And finally, they are discussing eliminating the diversity visa lottery, which allows 50,000 slots for people to apply to emigrate to the U.S., and giving those slots to immigrants already in the U.S. with protected status, including those from El Salvador and Haiti whose protected status was eliminated. The Congressional Black Caucus is expected to oppose any end to the diversity visa, however, because it would end most immigration from Africa.

Another report later suggests less dramatic gains … significantly less dramatic:

In exchange for backpedaling two of his initiatives, Trump would score some real policy victories. The deal will revamp but not end the visa lottery program, numerous sources said. There are also ongoing talks of reworking the formula around so-called chain migration, including the possibility of altering the ability of those DREAMers to sponsor their relatives for legal status. …

Negotiations are ongoing about how to strengthen the e-Verify system that allows businesses to determine the legal status and eligibility of the workers they hire. The deal will, regardless, include a “sizeable security investment,” as one lobbyist put it. Democrats have been willing to accept such an arrangement, provided it was geared toward new border monitoring technologies.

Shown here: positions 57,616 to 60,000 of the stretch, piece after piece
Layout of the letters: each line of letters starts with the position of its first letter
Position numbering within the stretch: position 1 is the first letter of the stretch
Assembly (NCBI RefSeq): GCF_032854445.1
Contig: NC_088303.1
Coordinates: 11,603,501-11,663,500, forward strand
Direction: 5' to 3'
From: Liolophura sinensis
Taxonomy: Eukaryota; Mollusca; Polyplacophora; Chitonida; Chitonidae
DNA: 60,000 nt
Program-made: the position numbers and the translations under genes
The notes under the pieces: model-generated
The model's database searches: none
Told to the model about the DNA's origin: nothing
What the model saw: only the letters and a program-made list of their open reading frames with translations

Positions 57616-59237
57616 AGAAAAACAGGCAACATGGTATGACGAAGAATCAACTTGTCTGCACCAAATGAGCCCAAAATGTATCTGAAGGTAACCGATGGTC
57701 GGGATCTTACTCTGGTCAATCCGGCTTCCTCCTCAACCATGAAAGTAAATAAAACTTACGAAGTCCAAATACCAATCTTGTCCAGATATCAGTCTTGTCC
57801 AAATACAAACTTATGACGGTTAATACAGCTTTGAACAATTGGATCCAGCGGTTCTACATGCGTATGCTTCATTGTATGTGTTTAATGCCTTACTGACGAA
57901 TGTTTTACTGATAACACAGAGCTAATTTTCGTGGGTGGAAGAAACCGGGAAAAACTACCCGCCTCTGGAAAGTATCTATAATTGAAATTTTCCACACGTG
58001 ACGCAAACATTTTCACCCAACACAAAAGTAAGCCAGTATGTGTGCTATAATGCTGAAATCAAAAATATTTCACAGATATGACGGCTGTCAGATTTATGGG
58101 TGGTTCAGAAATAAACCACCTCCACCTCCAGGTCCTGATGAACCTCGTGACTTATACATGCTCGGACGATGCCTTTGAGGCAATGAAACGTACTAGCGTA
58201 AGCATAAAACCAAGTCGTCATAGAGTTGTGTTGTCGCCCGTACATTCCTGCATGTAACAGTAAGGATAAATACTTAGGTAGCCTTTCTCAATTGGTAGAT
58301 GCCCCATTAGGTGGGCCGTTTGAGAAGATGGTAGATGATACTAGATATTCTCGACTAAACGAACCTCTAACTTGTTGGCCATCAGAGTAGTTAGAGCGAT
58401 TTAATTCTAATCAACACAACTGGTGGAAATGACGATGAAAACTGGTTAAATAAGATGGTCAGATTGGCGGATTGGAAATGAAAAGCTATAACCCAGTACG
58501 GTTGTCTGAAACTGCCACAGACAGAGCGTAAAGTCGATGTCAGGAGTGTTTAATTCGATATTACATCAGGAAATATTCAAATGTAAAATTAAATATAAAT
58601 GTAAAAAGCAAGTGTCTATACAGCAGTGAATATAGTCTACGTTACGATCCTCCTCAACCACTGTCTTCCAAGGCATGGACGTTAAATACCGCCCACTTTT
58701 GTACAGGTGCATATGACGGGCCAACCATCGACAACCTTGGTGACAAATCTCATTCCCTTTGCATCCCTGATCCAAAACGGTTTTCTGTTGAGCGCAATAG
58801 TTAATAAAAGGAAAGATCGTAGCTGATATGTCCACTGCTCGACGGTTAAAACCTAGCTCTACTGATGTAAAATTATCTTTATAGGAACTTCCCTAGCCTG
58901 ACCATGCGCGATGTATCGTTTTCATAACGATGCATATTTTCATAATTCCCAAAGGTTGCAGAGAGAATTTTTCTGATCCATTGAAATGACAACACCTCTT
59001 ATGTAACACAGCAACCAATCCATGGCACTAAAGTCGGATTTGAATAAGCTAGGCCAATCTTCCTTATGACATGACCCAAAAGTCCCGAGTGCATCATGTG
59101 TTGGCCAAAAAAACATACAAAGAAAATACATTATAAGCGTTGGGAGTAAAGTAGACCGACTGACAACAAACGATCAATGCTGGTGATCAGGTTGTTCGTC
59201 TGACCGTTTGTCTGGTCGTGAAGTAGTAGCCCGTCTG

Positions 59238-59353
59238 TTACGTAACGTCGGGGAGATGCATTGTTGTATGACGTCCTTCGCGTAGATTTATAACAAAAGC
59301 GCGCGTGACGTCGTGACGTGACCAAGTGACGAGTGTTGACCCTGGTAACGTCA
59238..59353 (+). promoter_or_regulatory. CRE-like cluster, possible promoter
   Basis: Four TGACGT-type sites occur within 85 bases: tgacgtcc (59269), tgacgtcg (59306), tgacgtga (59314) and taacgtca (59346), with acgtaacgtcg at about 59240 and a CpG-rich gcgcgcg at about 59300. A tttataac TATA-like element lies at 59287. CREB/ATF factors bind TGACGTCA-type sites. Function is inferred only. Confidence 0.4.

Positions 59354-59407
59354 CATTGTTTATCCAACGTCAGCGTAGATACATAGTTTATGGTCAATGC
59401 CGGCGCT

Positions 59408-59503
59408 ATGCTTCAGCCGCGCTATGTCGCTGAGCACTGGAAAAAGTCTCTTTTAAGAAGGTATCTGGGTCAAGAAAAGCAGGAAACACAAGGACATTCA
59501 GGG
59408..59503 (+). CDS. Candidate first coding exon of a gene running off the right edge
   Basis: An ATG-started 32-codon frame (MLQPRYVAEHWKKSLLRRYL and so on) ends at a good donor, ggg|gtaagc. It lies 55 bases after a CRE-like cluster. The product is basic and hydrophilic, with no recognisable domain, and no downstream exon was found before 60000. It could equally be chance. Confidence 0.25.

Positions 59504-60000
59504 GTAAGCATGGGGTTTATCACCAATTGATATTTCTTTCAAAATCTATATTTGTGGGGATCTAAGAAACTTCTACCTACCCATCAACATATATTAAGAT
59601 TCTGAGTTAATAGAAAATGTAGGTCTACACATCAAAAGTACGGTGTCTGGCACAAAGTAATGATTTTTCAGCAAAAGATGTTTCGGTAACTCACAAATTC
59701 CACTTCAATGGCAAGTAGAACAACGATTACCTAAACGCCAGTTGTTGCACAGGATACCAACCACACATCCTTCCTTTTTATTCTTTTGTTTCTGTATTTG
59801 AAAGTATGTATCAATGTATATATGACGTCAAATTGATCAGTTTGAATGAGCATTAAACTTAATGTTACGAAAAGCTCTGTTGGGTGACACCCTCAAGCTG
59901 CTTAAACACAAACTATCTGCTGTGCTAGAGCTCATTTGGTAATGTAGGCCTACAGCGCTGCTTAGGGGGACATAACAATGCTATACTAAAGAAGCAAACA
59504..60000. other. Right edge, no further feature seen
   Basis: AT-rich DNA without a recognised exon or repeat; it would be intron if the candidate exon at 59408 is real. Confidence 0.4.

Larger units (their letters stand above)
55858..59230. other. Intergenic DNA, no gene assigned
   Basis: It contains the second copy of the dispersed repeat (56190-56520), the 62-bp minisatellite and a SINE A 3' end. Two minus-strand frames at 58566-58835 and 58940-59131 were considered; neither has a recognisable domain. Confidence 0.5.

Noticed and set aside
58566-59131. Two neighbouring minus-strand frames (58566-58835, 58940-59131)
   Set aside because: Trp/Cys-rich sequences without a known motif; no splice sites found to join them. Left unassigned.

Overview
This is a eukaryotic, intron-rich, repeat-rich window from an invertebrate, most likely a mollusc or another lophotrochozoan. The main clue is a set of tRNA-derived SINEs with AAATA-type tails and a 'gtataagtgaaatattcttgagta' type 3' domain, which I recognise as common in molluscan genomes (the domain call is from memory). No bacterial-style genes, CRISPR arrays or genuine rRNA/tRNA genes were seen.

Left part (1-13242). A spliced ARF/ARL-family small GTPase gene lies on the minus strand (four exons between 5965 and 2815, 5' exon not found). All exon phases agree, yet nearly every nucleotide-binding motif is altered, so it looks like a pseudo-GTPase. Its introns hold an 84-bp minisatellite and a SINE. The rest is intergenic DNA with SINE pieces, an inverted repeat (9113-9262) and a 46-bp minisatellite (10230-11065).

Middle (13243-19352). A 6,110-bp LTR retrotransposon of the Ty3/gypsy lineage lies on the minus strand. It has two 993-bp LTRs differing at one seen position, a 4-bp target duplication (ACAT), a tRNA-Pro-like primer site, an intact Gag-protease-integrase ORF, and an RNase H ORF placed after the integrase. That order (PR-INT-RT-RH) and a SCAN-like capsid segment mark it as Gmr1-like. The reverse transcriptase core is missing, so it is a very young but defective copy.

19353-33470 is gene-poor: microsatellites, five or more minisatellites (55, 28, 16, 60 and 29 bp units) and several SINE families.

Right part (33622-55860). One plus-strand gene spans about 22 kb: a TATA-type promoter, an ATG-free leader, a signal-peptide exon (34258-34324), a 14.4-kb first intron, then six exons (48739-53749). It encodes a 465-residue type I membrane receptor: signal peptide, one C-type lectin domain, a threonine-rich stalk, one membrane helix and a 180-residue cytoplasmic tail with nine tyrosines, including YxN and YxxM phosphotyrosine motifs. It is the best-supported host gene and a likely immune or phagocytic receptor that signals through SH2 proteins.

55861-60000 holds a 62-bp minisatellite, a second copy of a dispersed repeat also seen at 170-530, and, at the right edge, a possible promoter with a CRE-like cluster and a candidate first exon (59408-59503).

The final deal will also include money for some sort of physical structure along the southern border. Just what that structure will be called and what it will resemble is still unclear. Trump has demanded funding for a wall, though he has backed off of an insistence that it be a coast-to-coast concrete barrier funded by the Mexican government. Democrats, and some Republicans, are adamantly opposed to a wall being built. In somewhat typical Washington fashion, negotiators are working to find the right nomenclature to satisfy both sides. Less difficult is figuring out how much money will go to a border structure. The lobbyist said it would be well below the $18 billion that Trump has requested—likely less than half of that, according to one lawmaker involved in the negotiations. Flake indicated that the total is considerably less than the White House’s request.

Meh. Seven hundred miles in barriers would cover about a third of the border, and the rest of the “virtual” fencing would probably come in the budget process for FY2019, if not in the omnibus bill itself. That probably won’t satisfy the hardliners who want Trump to stick to his promise for a full wall, but a third of a loaf is better than none, especially when rivers and mountains have suddenly been “discovered” that will make the full loaf toast anyway. If they get rid of the visa lottery and dismantle chain migration, the base will probably score that as a win — or at least the less hard-line portions of the base. However, the Daily Beast report makes it sound like Republicans came up short on both counts. Don’t expect the White House to get excited about this “deal.”

Even if they do, they’ll have to sell a redefinition of what the “wall” means, and Texas Rep. Beto O’Rourke (D-TX) says he doesn’t know what to believe on that point:

I suspect that some Republicans don’t know what to believe about it, either.